Ephesians

by Robert M. Solomon

Day 5

Read Ephesians 1:13–14


The Spirit’s blessings are connected with the Father’s sovereign choice and the Son’s redeeming work. He is the “promised Holy Spirit” (Ephesians 1:13), which we read of in Ezekiel 36:26–27: “I will give you a new heart and put a new spirit in you . . . I will put my Spirit in you and move you to follow my decrees”.

To have God’s Spirit in us, we need to be born again (John 3:5–6), or regenerated

To have God’s Spirit in us, we need to be born again (John 3:5–6), or regenerated. Jesus promised that He and the Father would send the Spirit (John 14:26, 15:26). While the Spirit does many things in us, Paul highlights two blessings:

He is the seal (Ephesians 1:13). The sealing by the Spirit occurs when someone hears and then believes the gospel. Its purpose is to:

  • Show ownership (1 Corinthians 6:19–20; 2 Corinthians 1:22)
  • Authenticate the believer’s salvation (Romans 8:9)
  • Guarantee our inheritance in Christ (Ephesians 1:14)
  • Transform believers into Christ’s image (2 Corinthians 3:18; Romans 8:29)

The Spirit brings unshakeable assurance (Romans 8:16) and is intimately connected with our salvation and growth in holiness. He is the deposit (Ephesians 1:14). The Greek word for deposit can mean “down payment” or “engagement ring”—both of which effectively convey the point. In the words of theologians B. Wintle and K. Gnanakan, the Spirit is not a “monopoly” of a gifted few but “the guarantee given to all believers”.

Salvation is a process. Yes, we have been saved, but we also await salvation. We were redeemed (Ephesians 1:7), are being redeemed (Romans 8:1–14), and will be redeemed (Ephesians 1:14). We are now being saved, and as we await our final salvation, we are reassured by the Spirit’s presence in our lives. He is the guarantee that the good work God has begun in us will be brought to completion on the day of the Lord (Philippians 1:6). On that day, God will inherit His people as His special possession (Ephesians 1:14).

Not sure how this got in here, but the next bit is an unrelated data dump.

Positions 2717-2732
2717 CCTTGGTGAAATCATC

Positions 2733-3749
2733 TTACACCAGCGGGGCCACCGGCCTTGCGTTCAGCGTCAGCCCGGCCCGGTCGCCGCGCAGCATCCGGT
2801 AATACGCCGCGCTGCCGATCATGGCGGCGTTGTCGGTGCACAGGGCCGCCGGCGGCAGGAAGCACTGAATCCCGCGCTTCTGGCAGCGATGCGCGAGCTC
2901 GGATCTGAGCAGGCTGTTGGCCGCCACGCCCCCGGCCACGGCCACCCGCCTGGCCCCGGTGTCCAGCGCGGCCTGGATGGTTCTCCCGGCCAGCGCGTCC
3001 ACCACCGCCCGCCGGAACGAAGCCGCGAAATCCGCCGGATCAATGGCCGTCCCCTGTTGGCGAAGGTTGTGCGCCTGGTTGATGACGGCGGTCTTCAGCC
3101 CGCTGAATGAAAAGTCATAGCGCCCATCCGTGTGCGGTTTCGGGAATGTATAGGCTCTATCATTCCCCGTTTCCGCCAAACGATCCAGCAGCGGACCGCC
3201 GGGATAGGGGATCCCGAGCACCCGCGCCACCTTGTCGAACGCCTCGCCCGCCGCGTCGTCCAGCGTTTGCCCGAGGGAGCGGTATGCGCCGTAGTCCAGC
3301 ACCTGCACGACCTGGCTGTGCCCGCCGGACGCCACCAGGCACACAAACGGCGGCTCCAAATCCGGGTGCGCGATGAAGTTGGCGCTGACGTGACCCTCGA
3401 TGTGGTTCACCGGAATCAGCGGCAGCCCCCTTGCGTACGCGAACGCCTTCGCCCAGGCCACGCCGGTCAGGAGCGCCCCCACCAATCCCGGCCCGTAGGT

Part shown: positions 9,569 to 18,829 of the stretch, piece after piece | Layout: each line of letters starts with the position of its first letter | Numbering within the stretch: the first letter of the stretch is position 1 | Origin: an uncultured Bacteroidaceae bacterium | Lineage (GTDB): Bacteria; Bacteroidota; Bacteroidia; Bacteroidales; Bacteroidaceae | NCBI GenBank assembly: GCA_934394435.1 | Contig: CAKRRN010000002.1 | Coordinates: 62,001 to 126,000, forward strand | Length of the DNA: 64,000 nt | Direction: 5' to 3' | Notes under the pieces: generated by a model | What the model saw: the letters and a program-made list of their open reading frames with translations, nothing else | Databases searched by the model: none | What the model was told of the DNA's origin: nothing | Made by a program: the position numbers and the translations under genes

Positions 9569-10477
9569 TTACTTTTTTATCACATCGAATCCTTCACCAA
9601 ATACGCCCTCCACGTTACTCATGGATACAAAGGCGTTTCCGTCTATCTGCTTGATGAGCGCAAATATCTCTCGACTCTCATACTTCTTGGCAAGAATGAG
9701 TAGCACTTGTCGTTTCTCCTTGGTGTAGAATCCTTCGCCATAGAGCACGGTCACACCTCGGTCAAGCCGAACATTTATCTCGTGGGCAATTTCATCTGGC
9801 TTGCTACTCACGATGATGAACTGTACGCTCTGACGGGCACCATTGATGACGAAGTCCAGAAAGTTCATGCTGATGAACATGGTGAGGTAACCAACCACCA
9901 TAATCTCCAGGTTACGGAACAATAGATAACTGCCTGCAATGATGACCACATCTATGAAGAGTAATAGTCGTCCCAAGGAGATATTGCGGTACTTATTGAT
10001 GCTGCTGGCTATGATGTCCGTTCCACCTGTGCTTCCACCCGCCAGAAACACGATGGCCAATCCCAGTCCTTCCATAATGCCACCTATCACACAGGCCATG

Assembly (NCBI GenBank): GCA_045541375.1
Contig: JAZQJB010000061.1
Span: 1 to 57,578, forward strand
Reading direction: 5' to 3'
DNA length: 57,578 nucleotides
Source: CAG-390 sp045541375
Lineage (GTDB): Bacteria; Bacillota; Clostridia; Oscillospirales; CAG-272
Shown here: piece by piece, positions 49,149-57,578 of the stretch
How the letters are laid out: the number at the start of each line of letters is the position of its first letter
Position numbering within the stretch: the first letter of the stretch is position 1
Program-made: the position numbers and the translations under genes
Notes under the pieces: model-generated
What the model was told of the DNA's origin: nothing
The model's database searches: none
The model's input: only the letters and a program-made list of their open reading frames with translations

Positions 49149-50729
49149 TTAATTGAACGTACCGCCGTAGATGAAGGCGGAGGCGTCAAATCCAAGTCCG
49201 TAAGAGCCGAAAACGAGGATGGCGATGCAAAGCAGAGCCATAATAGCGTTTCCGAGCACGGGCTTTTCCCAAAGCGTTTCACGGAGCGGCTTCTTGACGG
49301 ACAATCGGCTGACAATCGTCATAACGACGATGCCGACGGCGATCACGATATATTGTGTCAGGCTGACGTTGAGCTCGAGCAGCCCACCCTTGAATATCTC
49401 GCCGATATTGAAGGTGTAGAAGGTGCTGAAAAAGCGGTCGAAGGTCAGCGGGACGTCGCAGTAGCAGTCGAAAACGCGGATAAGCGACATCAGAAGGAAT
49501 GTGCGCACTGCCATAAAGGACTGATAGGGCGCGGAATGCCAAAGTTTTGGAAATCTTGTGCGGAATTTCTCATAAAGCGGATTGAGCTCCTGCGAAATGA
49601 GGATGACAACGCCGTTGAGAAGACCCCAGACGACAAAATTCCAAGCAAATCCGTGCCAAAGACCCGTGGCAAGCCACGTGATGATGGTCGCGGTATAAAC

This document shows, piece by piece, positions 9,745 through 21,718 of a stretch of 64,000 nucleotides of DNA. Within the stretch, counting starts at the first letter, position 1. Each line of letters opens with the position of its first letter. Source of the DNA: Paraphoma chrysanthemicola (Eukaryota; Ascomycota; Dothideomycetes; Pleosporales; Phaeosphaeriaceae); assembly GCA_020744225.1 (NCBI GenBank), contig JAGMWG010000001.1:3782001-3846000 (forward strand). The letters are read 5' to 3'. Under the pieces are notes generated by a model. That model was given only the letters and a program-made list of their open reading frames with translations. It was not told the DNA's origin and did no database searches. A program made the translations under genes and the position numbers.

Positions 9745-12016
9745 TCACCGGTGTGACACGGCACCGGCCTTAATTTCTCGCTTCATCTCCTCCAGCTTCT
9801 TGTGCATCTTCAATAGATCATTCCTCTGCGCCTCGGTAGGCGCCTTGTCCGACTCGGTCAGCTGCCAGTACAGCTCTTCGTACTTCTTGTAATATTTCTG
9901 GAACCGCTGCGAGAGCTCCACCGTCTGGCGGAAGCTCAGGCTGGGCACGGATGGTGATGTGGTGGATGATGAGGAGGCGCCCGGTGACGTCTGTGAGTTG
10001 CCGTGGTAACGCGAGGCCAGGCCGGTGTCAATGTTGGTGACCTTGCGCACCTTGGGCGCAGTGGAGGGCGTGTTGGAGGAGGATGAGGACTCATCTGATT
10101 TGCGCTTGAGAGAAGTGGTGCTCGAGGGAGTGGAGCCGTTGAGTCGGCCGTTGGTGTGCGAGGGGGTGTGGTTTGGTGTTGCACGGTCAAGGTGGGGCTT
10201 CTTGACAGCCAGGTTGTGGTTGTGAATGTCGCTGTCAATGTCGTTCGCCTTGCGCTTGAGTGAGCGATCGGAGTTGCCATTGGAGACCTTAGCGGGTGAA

In Paul’s lofty praise of the triune God working together for our salvation, he reiterates that all the redemptive activity of the three persons of the Trinity is directed towards God’s glory—not our glory, but His. Thus, Paul’s entire sentence of praise is centred on God and His honour. We reflect God’s pleasure (Ephesians 1:6), God’s purpose (v. 9), and God’s possession (v. 14); by God’s grace, these are all connected with our redemption and future in divine glory.


Think through:

Reflect on what the sealing of the Holy Spirit means. What do God’s ownership, presence, and guarantee mean as you face challenges and opportunities daily?

Why do Christians suffer from doubt? How does the Spirit’s presence help you trust that God will fulfil all His promises and ultimately save you? How can you cooperate with Him?



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About Author

Robert Solomon served as Bishop of The Methodist Church in Singapore from 2002-2012. He has an active itinerant preaching and teaching ministry in Singapore and abroad. He is the author of more than 25 books, including The Race, The Conscience, The Sermon of Jesus, and Faithful to the End.

Author of Journey Through Series:

Our Daily Bread Journey Through® Series is a publication of Our Daily Bread Ministries.

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